Only managed to trace half

Nofima managed to trace just over half of 30 food products back to their origins.

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Portrettbilde av Kine Mari Karlsen
Kine Mari Karlsen

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Phone: +47 472 60 878

Where does the food actually come from? The food scandals in Europe in recent years has put traceability on the EU’s agenda, but the way from the farm, fish farm or fishing boat to the supermarket can be long.

Nofima has studied whether it is possible to trace food products back to the farm, fish farm or fishing boat in Norway.

Thirty different food products were purchased in different shops in Oslo, Trondheim and Tromsø, and Nofima scientists then tried to trace them back to their origins.

They succeeded in tracing 16 of the 30 products back to the farm, fish farm or fishing boat. Nine products could not be traced.

Large variation

The scientists tried to trace dairy products, meat, fish, grain, fruit and vegetables.

"It varies greatly whether it is possible to find the origins of food products sold in Norwegian shops," says Nofima Scientist Kine Mari Karlsen.

The best result was achieved with dairy products, of which 83 percent could be traced back to the farm.

Red meat and fish followed next with 67 percent able to be traced back to their origins. Half of the fruit and vegetables were able to be traced back to their origins, but grain emerged worst with none of the products able to be traced back to their origins.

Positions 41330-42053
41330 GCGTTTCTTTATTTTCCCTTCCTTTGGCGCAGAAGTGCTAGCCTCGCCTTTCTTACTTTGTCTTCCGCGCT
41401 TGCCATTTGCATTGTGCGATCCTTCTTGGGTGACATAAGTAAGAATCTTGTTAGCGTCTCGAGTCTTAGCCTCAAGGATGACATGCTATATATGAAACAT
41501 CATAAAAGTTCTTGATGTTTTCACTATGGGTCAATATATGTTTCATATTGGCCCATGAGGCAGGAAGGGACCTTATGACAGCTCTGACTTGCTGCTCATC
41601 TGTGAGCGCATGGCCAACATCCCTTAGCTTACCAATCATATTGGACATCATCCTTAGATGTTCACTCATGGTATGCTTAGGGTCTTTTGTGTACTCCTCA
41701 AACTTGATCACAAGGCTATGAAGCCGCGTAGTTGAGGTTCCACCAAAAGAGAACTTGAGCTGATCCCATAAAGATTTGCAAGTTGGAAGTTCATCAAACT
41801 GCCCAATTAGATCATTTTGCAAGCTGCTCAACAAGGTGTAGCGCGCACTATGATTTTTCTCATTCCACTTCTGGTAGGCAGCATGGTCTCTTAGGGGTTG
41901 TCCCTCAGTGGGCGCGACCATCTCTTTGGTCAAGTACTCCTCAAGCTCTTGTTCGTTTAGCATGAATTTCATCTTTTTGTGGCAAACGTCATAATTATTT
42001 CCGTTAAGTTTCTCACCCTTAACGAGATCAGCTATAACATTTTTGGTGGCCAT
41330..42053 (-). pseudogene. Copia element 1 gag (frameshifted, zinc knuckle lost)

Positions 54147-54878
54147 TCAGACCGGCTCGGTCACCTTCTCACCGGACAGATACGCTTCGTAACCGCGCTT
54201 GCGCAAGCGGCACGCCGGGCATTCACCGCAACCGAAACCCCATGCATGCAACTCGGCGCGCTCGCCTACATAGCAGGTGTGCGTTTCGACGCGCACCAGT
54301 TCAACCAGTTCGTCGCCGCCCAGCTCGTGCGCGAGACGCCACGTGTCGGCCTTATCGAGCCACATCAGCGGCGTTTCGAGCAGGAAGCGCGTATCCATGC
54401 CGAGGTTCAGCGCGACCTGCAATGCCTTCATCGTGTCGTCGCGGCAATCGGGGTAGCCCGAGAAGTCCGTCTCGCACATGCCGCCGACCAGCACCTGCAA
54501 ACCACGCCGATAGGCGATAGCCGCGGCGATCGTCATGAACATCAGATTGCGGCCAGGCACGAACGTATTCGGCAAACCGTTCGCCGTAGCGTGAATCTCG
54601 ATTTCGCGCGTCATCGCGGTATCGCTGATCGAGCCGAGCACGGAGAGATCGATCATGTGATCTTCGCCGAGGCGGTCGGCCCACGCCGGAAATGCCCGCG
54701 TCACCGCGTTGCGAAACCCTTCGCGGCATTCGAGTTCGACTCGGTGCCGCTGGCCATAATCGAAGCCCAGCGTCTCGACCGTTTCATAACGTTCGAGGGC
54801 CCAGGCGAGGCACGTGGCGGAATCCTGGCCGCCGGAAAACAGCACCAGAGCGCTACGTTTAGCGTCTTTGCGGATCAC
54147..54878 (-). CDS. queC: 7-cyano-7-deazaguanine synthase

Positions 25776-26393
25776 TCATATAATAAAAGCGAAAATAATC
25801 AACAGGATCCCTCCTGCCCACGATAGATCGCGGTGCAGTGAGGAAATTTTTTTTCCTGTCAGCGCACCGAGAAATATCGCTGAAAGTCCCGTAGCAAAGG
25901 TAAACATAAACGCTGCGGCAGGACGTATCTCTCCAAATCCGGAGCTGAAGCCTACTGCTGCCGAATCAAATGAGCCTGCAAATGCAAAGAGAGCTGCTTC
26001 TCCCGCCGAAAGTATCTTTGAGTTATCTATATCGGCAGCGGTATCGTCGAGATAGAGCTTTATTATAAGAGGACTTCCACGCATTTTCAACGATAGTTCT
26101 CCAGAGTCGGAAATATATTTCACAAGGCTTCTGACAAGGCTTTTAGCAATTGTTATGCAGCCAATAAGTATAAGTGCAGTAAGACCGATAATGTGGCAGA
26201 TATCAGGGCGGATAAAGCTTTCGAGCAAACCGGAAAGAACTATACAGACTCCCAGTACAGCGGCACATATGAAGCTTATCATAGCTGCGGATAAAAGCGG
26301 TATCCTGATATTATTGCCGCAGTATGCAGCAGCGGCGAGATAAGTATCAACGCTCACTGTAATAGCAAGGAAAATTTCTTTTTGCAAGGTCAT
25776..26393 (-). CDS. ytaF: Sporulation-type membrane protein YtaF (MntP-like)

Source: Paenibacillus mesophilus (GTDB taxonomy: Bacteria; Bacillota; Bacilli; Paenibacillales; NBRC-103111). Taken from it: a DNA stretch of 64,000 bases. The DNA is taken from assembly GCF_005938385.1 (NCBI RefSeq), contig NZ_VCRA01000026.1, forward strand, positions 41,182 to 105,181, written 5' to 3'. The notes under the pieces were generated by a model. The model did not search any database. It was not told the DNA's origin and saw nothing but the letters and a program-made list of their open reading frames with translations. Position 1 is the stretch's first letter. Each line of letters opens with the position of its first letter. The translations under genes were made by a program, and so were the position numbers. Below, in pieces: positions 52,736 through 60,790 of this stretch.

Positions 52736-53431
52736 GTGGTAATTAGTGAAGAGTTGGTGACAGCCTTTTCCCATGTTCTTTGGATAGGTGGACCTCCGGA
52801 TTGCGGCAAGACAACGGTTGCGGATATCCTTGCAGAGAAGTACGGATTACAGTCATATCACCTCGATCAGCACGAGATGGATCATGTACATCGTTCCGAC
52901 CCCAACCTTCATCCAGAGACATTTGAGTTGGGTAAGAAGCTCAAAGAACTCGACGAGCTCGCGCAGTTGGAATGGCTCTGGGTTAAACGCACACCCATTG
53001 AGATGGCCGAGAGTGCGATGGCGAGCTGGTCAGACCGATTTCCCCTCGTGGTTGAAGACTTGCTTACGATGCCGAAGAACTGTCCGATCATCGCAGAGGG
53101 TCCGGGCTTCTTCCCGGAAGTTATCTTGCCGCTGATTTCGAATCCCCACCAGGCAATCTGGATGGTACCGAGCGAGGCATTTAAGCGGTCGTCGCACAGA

The study also shows that the number of possible suppliers of the raw material is very high for many of the foods. One such example was the the raw milk in the pot of sour cream, which could originate from one of around 1160 different deliveries from farms.

"In this study, wholesalers were the link that was hardest to trace through," says Nofima Scientist Kathryn Donnelly.


Nofima’s study was commissioned by the Norwegian Electronic Traceability Project (eSporing), which is a joint project between the authorities and the food industry in Norway.

The objective of this project is to develop an electronic system that makes it possible to follow the information about food products the entire way from their origin to the consumer.

Industrial Economics  

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